Sunday, 25 July 2010

Bits ‘n’ bobs

Not through want of trying, have I had little to put in this blog over the last few weeks.  A combination of the weather and lack of opportunity has meant I have only had a few photographic opportunities.  At this time of year you would think it would be ideal – long summer days, warm sunshine – unfortunately, during my days off, the weather has been unpredictable, windy and cloudy.  Most wildlife tend to be active dawn and dusk of which I find dawn the best time to go as there is less human disturbance (who’s crazy enough to want to get up at the crack of dawn!), so it’s hard to get to location at the right time.  Oddly, one of the biggest disadvantages is the vegetation.  Walking through one of my local woods, it’s very hard to see anything (see image below).  Birds hide in the foliage, mammals are hidden, the amount of times I have ‘stumbled’ upon a Roe deer or Fox recently, not seeing them until the last minute.  The ponds I like to visit to watch Kingfishers in particularly, are covered in reeds and a layer of weed.

At other times of the year, even winter, I’m happy just sitting quietly and wait for the wildlife to come to me if I’m in a wood.  In the summer there are the mosquitoes and midges to contend with.  Despite this, with great enthusiasm I ventured to various locations at the weekend, firstly the woodlands.


Typical woodland at this time of year


I arrived late, at least two hours after sunrise, and so I expected much of the mammal wildlife had taken to their day retreats, though walking along the side of the woods I came across this male Roe Deer working its way along the edges.  Unfortunately, because of the foliage I was unable to get a clear image of him through my lens, so moving parallel to it, to a place which was open, I waited for it to move into sight.  It didn’t show.   After moving to the edge of the ripening wheat field, I saw why.  Another male from an adjoining wood made an appearance and this one had gone to investigate.  After a short while it moved away from the stranger, but I lost track of it in the depths of the wheat.


Down at the lake was just as quiet as the woods with just a Heron and Little Grebe fishing.  Later one Heron was chased off by another for the prime fishing spot.  Both Grebe and Heron seemed to be finding plenty to eat.  View of the Heron was largely obscured by reeds blowing in the wind so the images have some green streaks.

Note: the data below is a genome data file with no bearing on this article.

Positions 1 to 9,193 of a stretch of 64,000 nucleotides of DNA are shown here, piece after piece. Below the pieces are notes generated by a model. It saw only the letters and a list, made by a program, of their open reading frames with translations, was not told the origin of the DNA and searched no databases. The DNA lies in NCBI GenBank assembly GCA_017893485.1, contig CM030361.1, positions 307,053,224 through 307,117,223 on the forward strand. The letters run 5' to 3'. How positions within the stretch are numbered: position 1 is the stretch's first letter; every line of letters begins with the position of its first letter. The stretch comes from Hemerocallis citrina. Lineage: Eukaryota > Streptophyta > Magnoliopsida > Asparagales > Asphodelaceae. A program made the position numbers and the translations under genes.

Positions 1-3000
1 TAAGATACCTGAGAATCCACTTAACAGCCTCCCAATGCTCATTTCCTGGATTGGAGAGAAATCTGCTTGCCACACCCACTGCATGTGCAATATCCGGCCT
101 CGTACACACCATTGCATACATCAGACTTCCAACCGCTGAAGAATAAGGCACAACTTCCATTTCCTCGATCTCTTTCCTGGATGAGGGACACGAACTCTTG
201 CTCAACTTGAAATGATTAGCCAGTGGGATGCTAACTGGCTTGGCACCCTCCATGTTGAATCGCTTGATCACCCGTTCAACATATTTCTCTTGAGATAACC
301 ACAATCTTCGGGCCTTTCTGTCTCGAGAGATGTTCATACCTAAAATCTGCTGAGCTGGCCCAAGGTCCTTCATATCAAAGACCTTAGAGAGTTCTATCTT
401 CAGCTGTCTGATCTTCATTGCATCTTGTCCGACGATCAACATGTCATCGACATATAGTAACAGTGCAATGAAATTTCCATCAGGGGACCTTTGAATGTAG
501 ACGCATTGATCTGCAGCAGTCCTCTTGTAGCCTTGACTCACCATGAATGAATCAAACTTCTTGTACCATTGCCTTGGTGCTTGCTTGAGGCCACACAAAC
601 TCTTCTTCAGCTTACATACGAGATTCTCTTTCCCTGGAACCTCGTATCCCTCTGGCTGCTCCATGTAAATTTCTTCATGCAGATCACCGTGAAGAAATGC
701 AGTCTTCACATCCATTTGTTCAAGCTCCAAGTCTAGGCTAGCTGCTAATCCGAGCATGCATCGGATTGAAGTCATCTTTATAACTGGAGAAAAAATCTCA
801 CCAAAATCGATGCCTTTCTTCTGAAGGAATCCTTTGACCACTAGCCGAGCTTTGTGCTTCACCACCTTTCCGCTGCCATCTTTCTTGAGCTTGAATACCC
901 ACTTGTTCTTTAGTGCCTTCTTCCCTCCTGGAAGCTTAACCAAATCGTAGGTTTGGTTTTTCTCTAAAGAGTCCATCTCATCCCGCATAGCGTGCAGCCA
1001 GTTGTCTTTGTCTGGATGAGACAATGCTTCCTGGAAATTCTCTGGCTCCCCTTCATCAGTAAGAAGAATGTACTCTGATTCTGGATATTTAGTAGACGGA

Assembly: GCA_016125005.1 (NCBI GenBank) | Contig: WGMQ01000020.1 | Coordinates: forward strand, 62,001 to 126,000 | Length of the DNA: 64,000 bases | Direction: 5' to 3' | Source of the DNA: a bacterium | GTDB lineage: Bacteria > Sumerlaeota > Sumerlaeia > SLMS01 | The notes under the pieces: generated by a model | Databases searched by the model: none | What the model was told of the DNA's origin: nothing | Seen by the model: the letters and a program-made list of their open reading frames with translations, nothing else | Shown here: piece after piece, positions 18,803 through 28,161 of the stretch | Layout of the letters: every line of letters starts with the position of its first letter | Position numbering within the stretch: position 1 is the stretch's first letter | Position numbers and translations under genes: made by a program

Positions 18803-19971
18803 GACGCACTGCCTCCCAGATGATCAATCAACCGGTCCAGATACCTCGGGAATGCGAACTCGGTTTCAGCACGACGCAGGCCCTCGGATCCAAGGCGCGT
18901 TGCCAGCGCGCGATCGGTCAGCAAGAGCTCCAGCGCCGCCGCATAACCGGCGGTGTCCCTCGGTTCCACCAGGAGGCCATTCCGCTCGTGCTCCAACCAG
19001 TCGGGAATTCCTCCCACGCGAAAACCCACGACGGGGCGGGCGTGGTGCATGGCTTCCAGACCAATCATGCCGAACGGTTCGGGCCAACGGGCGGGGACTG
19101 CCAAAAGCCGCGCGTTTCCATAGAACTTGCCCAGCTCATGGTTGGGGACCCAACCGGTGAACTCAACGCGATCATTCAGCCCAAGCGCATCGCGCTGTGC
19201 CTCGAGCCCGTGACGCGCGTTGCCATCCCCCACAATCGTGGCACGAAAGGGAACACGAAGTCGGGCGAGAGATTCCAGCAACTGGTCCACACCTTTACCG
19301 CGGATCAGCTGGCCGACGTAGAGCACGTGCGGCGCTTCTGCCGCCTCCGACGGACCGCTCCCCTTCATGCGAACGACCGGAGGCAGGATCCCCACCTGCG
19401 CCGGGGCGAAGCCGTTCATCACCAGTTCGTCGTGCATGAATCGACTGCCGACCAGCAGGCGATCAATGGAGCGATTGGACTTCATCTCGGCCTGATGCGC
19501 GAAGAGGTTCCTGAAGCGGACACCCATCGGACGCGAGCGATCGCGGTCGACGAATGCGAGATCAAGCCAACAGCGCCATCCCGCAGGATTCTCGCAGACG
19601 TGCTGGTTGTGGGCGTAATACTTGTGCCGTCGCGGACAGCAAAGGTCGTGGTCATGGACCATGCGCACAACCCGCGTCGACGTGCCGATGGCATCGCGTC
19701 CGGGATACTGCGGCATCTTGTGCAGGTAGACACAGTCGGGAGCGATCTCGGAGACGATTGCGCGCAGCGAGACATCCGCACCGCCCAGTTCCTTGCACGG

On the Sunday I went to one of the local hides in the hope of seeing a Kingfisher, which, this time last year, was making a regular appearance.  This year, however, the pond was covered largely by a layer of weed and the nicely placed branch used as a perch by the bird was only being used by a few juvenile Swallows.


Walking along the River Derwent, I found a quiet spot and sat down under a tree as it was raining on and off.  After a while, a Dipper came along, working its way upstream.  Despite the photographs looking quite bright, it was at a section of the river which was quite dark due to the trees on either side and so it was actually quite difficult to get an image, with the best shutter speed I was getting less than 1/200 so with a 500mm  lens plus a converter, I struggled to get any sharp images at such a low shutter speed.  Anyone who has watched a Dipper also know they don’t tend to stay still for very long, bobbing its head constantly.

Occasionally, a Kingfisher would flash by making its high pitched call that’s often the first sign there is a Kingfisher in the area.  Unfortunately, this part of the river is very popular with people out for a walk and so I haven’t managed to find where they do their fishing, guessing that it’s likely to be somewhere inaccessible and away from human disturbance.


With some time off work I’m hoping to get a bit of good weather and get out as much as possible.  Kingfishers will be my top priority to photograph and with any luck, maybe a few Foxes thrown in.


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